I positioned our lawn chair and laid out our beach blanket along Main St. USA. We took our annual obligatory parade photo that always includes plastic Meijer bags and the hope of countless tootsie rolls and other bounty to fill them. We mark time with these iconic photos. Our girls have grown up celebrating the birthday of this great land from the curb.
The parade begins with a sea of children dressed by Midwestern mommies in carefully selected holiday attire as they parade down the street on bicycles, in strollers and wagons all decorated red, white and blue. There are adorable rescue dogs on leashes, some miniature horses, political candidates attracting voters parents with popsicles for their children, a long string of floats from local businesses, sports cars and antiques. Sirens blare as the fire trucks, ambulances and police cruisers file past. We wave at these public servants who protect our health and safety day after day and year after year. Then everyone stands respectfully as a line of military personnel representing each of our armed forces and carrying their respective flags come into view. It feels like doing the wave with clapping as hands communicate appreciation. It’s one of my favorite patriotic moments of the year.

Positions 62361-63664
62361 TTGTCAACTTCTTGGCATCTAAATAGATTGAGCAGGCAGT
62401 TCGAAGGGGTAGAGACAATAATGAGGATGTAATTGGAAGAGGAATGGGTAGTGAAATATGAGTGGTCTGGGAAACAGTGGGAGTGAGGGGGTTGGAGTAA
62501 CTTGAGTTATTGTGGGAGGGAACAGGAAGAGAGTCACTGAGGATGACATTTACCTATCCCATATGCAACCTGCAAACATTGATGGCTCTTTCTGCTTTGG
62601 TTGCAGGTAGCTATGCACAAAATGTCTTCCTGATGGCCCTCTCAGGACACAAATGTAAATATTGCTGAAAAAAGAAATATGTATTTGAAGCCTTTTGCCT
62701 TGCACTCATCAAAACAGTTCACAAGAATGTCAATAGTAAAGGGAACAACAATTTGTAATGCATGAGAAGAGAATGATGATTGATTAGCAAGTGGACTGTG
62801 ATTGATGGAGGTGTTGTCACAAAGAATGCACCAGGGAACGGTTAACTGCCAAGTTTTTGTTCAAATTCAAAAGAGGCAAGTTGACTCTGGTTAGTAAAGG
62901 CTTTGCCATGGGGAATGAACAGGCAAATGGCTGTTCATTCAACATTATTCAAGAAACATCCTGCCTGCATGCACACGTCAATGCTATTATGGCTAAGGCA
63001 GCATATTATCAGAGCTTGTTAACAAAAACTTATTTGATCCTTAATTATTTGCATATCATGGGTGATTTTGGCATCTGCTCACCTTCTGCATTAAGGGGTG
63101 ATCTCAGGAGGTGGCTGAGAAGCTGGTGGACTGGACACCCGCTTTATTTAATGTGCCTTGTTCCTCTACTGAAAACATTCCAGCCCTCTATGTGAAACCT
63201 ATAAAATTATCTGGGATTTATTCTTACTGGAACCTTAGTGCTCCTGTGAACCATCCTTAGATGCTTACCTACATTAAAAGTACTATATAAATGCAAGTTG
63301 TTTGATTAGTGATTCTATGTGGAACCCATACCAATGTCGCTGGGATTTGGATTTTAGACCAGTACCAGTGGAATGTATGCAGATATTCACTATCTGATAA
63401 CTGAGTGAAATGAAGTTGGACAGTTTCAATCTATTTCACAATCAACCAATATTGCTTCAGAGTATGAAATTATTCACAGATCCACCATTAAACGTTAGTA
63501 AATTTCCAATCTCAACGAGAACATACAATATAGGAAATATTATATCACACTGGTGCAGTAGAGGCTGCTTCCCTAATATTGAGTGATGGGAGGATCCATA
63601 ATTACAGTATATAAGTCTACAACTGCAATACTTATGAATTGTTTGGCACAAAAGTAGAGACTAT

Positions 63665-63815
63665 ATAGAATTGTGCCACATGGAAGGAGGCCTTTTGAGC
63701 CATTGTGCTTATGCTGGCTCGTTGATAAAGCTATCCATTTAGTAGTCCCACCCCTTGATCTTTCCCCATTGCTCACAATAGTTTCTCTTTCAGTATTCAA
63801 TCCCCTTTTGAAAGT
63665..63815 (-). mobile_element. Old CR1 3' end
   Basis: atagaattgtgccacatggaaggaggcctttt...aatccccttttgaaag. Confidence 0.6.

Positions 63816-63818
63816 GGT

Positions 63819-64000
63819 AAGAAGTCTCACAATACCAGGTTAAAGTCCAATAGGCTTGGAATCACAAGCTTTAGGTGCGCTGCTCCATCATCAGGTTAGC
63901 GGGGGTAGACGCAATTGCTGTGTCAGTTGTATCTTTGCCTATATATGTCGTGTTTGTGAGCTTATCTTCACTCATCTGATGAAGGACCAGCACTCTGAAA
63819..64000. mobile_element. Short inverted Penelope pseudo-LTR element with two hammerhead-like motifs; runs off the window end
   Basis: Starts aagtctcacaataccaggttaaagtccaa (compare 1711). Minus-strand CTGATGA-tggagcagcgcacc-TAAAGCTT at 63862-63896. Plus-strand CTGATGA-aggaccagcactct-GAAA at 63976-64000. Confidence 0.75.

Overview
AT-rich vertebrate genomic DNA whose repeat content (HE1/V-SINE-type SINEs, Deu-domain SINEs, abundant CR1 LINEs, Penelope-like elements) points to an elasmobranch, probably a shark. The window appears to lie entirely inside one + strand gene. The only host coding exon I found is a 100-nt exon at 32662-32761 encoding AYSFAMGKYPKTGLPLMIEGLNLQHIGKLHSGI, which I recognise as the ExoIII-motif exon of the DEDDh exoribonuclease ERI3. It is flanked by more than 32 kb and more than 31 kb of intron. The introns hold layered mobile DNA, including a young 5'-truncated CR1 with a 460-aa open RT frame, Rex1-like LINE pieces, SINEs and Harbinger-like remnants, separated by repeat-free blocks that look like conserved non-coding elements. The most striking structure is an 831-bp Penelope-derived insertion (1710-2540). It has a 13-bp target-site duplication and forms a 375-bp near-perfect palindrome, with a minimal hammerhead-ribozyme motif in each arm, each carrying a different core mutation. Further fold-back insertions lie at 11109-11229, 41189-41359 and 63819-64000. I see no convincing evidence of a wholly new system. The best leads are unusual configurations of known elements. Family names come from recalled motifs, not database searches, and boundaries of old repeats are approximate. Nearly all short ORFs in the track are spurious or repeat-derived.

Few things incite my patriotism as much as that hometown parade and Cincinnati Reds baseball games.
Brian and I have sweated against many a nosebleed seat on hot summer nights. The stadium overlooks the Ohio River, sparkling like diamonds in the setting sun, the northern Kentucky skyline in the distance. There’s anticipation in the air for 9 innings of play with all of the atmosphere’s intoxicating sights, smells and sounds. The moment I love best is right at the beginning. Thousands of people stand, place their hands over their hearts and sing. The anthem builds excitement and apexes on the final phrase,